Hypertrophic Scars

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Hypertrophic scars are limited to the wound edges and tend to regress over the first year. The treatment of both keloid and hypertrophic scars is similar, except hypertrophic scars have better outcomes. Genetic expression of various cytokines and inflammatory pathways may affect the myofibrocytes in granulation tissue to continue producing scar; the exact causes are being investigated. Pressure dressings and colloidal silicone placed on scars after suture removal or on burn scars may reduce the incidence of both keloids and hypertrophic scars, whereas onion-skin extract (Mederma) alone is not effective (Karagoz et al., 2009).

Hypertrophic scar fibroblasts exhibit resistance to a specific form of apoptosis, or cell death, elicited by contraction of collagen matrix gels. This phenomenon depends on excess activity of cell surface tissue transglutaminases (Linge et al., 2005).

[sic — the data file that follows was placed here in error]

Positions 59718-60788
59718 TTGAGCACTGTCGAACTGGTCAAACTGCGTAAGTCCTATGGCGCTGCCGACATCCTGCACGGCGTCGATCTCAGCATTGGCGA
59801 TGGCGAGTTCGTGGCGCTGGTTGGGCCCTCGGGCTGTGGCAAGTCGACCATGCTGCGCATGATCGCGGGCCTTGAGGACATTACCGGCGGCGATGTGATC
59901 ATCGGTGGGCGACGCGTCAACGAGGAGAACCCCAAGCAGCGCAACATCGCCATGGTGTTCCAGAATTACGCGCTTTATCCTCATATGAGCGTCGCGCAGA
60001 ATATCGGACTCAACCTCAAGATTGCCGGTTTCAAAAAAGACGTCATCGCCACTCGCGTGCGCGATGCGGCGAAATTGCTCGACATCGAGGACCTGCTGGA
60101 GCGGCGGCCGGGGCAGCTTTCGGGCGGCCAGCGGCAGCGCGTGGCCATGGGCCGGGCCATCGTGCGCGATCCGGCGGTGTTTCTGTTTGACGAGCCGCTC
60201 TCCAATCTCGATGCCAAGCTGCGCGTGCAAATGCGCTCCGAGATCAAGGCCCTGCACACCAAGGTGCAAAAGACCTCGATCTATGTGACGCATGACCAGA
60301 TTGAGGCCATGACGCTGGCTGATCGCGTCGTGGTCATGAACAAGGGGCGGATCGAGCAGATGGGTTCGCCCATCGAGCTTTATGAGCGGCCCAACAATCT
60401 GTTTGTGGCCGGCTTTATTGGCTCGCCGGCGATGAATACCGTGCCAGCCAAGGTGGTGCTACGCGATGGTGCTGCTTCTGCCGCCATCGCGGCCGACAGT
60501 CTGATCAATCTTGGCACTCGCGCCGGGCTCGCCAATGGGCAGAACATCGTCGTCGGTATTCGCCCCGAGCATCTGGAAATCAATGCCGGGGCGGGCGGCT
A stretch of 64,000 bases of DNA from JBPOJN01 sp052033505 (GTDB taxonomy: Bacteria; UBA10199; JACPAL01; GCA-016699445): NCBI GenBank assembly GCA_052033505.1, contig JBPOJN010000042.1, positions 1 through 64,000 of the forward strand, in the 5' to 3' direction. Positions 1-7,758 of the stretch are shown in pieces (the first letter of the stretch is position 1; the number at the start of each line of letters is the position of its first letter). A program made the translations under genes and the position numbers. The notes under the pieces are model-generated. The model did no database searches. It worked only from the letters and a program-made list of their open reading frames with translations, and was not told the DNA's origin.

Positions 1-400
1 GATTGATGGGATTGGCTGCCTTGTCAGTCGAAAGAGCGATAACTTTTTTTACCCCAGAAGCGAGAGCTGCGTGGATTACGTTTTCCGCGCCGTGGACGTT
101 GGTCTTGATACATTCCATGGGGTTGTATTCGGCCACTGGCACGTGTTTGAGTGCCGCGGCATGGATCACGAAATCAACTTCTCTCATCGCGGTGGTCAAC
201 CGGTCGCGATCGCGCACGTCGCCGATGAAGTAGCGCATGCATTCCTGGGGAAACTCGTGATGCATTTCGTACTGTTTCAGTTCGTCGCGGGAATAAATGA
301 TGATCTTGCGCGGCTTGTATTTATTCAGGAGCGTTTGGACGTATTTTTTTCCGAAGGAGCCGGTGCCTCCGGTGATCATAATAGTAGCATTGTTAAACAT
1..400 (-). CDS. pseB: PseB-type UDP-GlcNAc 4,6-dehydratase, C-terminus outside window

KEY TREATMENT

Cryotherapy is useful for smaller lesions such as acne and keloids (SOR: B).

Pressure dressings in burns help prevent hypertrophic scars (SOR: B). Intralesional corticosteroid injections are first-line primary care therapies for keloids; surgery is a second-line option (SOR: B).

Juckett and Hartman-Adams, 2009.

Figure 28-7 Skin keloid.

(From HabifTP. Clinical Dermatology, 5th ed. Elsevier, Philadelphia, 2010.)

Figure 28-7 Skin keloid.

(From HabifTP. Clinical Dermatology, 5th ed. Elsevier, Philadelphia, 2010.)

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